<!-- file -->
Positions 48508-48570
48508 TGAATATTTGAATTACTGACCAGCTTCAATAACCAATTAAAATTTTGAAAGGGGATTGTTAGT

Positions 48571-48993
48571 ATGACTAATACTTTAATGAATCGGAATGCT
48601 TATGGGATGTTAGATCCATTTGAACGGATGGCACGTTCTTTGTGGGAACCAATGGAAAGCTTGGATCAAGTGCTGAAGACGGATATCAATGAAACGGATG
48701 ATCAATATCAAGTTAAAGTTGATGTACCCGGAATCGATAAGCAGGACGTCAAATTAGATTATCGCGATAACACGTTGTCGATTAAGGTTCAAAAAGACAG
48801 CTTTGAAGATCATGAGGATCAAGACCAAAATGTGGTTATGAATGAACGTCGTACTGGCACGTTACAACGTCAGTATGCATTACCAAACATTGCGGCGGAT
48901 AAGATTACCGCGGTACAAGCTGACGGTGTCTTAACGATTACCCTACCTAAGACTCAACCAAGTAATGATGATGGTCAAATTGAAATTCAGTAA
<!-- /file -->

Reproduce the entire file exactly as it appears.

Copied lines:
Positions 48508-48570
48508 TGAATATTTGAATTACTGACCAGCTTCAATAACCAATTAAAATTTTGAAAGGGGATTGTTAGT

Positions 48571-48993
48571 ATGACTAATACTTTAATGAATCGGAATGCT
48601 TATGGGATGTTAGATCCATTTGAACGGATGGCACGTTCTTTGTGGGAACCAATGGAAAGCTTGGATCAAGTGCTGAAGACGGATATCAATGAAACGGATG
48701 ATCAATATCAAGTTAAAGTTGATGTACCCGGAATCGATAAGCAGGACGTCAAATTAGATTATCGCGATAACACGTTGTCGATTAAGGTTCAAAAAGACAG
48801 CTTTGAAGATCATGAGGATCAAGACCAAAATGTGGTTATGAATGAACGTCGTACTGGCACGTTACAACGTCAGTATGCATTACCAAACATTGCGGCGGAT
48901 AAGATTACCGCGGTACAAGCTGACGGTGTCTTAACGATTACCCTACCTAAGACTCAACCAAGTAATGATGATGGTCAAATTGAAATTCAGTAA